I can imagine how the many smart pet-devices (like Petnet or Tractive Motion) will accelerate creation of new apps, solutions and smart city services to make a difference how pets and people share a common environment.
Tourism with or without Pets in Smart Cities
Taking pets away when enjoying a break is an increasing trend. For instance, in UK, nearly two million dog owners and around one million cat owners take their pets away when enjoying a break away from home.
Many people who do not wish to be parted from their pets when visit a city for pleasure and sometimes for business need the confidence that the city and not only the hotels that they are booking quality accommodation offer services that meets their and their pet’s particular needs.
As an extension to what I said in this post, the Internet of Things can play a crucial role into assist tourists traveling with pets during their trip and allow city managers to coordinate pet’s tourism services and monitor the status of their use at all times to guarantee quality pet public services.
I want my dog not a robot !
I dare to predict the outcome between supporters and opponents of pet robots. I believe there’s room for both, and if it is true that I am of those who believe that no machine can replace the love of a dog, do not close my mind to the use of robots for specific purposes. As far as the need for pet companionship isn’t going anywhere, better we learn to be comforted with robotic pets.
For those who think that a robot will never replace our beloved pet, I discover this “ Could you ever love a robot pet the same way you love your dog? video that explores the advantages of robot pets and some exciting examples that are already available.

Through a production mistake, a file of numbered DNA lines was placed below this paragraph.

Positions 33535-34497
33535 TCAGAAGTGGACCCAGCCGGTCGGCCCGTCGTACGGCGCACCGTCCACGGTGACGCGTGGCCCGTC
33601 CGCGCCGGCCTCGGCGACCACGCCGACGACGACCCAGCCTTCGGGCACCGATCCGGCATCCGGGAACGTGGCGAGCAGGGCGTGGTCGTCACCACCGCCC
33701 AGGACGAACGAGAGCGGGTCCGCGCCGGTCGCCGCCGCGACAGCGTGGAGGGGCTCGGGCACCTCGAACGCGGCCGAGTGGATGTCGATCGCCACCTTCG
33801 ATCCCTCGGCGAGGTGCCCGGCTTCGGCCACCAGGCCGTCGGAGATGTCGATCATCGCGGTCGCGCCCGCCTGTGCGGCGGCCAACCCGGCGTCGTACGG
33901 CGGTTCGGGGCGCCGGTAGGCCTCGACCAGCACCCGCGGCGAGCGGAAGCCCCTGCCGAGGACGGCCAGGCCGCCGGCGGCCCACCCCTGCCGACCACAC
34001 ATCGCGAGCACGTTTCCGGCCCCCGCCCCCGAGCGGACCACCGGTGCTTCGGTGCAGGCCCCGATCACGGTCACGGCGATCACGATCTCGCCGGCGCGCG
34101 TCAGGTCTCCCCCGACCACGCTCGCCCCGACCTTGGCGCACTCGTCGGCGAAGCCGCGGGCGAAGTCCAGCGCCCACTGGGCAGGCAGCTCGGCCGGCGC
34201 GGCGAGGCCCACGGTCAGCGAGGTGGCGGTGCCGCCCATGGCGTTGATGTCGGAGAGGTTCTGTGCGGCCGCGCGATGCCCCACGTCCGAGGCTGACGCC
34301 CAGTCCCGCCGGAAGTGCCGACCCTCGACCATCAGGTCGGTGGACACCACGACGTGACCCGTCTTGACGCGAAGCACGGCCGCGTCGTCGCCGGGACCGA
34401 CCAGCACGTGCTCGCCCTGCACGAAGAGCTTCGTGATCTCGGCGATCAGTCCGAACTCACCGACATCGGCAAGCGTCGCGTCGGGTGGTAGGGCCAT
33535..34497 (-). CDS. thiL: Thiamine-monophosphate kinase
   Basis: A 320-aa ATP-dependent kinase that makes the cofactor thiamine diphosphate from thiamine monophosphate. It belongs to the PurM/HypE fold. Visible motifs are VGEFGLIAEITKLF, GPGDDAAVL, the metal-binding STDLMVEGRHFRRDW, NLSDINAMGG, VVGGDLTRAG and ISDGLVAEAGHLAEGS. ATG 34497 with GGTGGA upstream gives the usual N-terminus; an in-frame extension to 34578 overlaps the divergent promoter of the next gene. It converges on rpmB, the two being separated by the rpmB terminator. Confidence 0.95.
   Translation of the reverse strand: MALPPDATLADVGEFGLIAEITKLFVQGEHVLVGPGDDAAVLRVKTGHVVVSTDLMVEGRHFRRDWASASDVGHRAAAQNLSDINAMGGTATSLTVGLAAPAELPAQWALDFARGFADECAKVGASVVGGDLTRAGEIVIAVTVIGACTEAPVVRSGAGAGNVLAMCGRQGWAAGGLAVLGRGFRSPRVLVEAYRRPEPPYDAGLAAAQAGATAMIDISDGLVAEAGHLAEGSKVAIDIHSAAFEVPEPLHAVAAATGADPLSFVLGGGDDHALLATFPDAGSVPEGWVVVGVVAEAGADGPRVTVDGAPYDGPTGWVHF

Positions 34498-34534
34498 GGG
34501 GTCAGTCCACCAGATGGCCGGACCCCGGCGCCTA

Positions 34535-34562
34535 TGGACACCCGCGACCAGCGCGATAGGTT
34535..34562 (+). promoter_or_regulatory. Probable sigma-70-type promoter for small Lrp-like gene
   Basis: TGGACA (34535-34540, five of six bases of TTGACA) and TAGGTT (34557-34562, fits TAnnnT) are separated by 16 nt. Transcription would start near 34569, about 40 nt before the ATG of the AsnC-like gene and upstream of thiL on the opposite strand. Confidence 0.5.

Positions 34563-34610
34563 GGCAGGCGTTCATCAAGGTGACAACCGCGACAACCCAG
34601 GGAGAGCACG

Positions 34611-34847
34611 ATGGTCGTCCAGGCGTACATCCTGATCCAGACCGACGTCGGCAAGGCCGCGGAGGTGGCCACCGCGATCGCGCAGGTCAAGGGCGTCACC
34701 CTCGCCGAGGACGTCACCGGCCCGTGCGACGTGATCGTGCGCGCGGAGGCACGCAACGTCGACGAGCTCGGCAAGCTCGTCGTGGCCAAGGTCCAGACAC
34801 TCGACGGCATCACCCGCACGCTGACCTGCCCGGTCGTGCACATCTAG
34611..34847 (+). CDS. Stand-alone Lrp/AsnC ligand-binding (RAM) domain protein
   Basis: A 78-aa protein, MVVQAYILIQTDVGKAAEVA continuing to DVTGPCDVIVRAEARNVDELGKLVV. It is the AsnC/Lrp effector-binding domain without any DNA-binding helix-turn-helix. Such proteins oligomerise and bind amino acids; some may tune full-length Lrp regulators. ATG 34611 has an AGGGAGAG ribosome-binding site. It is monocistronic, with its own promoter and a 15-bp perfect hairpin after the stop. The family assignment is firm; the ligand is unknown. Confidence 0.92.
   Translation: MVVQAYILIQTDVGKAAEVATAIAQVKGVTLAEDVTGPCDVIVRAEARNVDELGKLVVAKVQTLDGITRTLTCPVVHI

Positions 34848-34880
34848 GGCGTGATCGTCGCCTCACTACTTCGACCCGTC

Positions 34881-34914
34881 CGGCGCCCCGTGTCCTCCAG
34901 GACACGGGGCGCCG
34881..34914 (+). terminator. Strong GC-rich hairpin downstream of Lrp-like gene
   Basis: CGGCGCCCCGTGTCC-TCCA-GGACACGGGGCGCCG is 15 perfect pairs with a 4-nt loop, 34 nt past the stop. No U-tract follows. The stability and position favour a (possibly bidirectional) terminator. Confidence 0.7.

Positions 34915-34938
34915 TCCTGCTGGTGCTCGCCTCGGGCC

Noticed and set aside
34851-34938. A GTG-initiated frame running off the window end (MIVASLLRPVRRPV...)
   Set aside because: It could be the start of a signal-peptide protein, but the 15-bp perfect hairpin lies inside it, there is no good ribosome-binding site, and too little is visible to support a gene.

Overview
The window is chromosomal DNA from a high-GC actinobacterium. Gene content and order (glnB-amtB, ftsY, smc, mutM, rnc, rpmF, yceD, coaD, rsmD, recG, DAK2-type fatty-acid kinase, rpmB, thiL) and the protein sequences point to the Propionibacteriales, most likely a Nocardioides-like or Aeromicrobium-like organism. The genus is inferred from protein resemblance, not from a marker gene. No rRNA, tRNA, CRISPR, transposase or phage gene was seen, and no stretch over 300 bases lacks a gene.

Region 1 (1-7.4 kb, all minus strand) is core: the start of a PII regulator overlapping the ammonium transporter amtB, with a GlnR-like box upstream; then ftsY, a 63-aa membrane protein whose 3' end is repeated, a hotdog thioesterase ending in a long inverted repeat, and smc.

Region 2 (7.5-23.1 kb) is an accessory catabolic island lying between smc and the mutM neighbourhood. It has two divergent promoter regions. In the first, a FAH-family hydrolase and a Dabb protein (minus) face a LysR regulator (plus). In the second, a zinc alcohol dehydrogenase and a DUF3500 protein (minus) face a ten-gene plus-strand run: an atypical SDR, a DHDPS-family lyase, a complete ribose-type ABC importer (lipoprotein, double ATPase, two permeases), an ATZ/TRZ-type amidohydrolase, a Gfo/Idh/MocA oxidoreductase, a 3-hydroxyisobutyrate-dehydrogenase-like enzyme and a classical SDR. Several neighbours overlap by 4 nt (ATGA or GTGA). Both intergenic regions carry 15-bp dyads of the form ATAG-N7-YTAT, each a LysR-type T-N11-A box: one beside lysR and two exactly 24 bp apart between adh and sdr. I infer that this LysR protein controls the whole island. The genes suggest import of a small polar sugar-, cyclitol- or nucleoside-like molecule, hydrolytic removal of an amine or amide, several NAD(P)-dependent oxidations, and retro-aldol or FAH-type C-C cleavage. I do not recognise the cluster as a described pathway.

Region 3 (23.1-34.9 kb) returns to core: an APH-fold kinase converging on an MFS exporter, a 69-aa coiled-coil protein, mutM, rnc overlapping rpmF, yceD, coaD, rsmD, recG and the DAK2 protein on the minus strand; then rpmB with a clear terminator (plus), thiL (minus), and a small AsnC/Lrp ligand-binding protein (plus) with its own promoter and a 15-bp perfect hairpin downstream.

And if still you have a doubt about the benefit of Pet Robots, take a look at this post showing wearable tech and pet robots to assist elderly people or use as pet therapy for patients with Alzheimer.
I have written previously about people that consider their pets as members of their family and a trend that is growing where more pet devices are becoming available to feed our needs to treat their pets like their kids.
The Study and Application of the IoT in Pet Systems examines the ability of computation, communication, and control technologies to improve human interaction with pets by the technology of the Internet of Things, and companies like Tractive Motion, an activity tracker that logs your pet’s exercise, body temperature and exposure to sunlight, allowing you to stay on top of your pet’s fitness goals.
In the report “Mapping Smart Cities in the EU”, Smart Cities have been further defined along six axes or dimensions: Economy; Mobility; Environment; People; Living and Governance. Where to include the role of smart services for pets/animals in a Smart City is not clear yet, but in my opinion we must encourage municipal councils to enact proactive animal bylaws and to include as a new cross project inside of the portfolio of initiatives.